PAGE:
Extracts from interview with Saul Davies:
The tour in the Autumn is with Happy Mondays, are you all friends with each other?
No, not really – there is not a great connection between our bands. We are very different kinds of people culturally and all the rest of it. I joined James in 1989 and the year before that James took the Mondays on the road with them as a support band and I think there were great differences then and I think there still are now. We represent different musical traditions and different lifestyles. I think there is huge respect from both camps to each other, I hope there is – there certainly is from James to the Mondays. I think they are an amazing band who have had some incredible moments but we would not live our life like they have lived theirs.
Has the song Sit Down been a blessing or a curse to the band?
Totally a blessing. Globally, Laid is our biggest song by far, so for example in the States it is Laid, not Sit Down. You learn where you are and where you are going to that people and they have their favourites. You are known for different things in different places, I have no problem at all that Sit Down proceeds us. It is only difficult if you do not know what to do with it and I think we worked out many years ago what to do with it – which is not to play it all the time and never ever, don’t ever, give it for synchronisation into a film.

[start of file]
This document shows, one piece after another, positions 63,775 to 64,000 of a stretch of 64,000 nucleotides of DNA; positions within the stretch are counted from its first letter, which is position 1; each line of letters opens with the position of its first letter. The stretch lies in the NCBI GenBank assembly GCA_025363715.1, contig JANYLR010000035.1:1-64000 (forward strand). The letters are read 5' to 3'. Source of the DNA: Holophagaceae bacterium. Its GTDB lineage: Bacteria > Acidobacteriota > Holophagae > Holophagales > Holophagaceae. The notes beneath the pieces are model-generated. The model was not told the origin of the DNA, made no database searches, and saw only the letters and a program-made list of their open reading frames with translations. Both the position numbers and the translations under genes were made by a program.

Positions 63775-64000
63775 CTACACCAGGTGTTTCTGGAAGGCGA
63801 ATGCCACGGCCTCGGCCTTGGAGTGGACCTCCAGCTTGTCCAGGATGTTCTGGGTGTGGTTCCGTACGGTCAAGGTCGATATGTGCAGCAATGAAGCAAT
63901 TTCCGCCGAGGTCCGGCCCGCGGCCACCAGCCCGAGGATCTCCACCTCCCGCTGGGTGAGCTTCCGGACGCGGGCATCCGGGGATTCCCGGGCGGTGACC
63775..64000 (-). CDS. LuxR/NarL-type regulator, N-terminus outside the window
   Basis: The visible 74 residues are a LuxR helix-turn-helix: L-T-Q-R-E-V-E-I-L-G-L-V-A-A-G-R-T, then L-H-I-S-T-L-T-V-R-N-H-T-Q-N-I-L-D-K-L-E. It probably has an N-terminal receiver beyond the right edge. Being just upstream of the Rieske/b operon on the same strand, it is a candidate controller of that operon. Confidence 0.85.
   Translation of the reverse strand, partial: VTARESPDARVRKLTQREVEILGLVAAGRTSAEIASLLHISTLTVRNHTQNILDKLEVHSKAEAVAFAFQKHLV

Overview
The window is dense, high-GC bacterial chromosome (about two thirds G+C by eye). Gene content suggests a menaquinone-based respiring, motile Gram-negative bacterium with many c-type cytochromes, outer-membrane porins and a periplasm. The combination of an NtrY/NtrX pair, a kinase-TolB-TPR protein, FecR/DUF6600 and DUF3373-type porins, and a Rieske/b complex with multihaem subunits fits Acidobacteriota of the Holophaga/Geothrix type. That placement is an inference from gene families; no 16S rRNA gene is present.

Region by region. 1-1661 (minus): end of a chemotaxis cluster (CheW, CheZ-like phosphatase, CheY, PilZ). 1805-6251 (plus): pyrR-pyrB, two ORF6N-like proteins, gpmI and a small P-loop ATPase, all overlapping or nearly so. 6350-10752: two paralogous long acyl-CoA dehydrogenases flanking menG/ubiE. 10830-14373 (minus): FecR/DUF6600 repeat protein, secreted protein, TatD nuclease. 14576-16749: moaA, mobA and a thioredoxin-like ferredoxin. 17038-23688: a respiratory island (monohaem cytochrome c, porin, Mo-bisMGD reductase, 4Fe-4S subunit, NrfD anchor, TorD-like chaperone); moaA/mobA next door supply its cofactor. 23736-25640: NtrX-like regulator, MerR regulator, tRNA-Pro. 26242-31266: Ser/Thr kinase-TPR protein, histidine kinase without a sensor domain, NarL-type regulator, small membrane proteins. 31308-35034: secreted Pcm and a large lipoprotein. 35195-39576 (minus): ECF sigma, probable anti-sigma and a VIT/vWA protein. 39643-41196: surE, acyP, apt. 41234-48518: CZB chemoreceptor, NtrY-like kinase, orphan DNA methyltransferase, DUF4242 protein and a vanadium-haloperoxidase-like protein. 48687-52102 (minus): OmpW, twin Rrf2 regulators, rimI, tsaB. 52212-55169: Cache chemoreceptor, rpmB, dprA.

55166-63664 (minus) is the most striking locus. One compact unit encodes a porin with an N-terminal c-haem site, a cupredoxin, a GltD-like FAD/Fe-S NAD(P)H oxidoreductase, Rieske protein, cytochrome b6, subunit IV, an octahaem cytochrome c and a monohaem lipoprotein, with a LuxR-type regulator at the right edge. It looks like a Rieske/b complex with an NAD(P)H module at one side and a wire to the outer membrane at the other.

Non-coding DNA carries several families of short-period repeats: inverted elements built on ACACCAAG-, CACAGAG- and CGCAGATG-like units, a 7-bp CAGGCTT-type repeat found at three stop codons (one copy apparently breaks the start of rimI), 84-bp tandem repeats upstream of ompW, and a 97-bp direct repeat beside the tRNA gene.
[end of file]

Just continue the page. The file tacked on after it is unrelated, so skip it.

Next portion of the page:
Do you listen to any new artists?
There has never been so much new music as there is now, the trick is getting through it all to find the stuff that connects with you. I have done a bit of work with a Manchester band called Rosellas, they have some fantastic songs. They have only been going a couple of years but they have a lot of potential. They have that Manchester swagger about them – just a real confidence and a cheekiness but underlying it all [and] the songs are fantastic. I discovered them through a friend of mine and I’m involved in a charity called Everybody Belongs Here and at the end of January this year we did an on-line concert with some of the biggest artists in the world and we called it Music Feeds. We raised a million pounds for food charities. Sam Smith was there, Liam Gallagher, Newton Faulkner and it was also an opportunity to showcase some new artists and Rosellas were involved in that. I was fortunate to be able to go to The Met in Bury and record Rosellas there for the event. It was remarkable really and an amazing day for me.
There is another band too called Sound of the Sirens, two girls from Exeter who have a very English sound – they have been going for a little while now but I have been working with them too. Yes there is a lot of new music around you just have to be brave about trying to find it.
Yorkshire Times | Graham Clark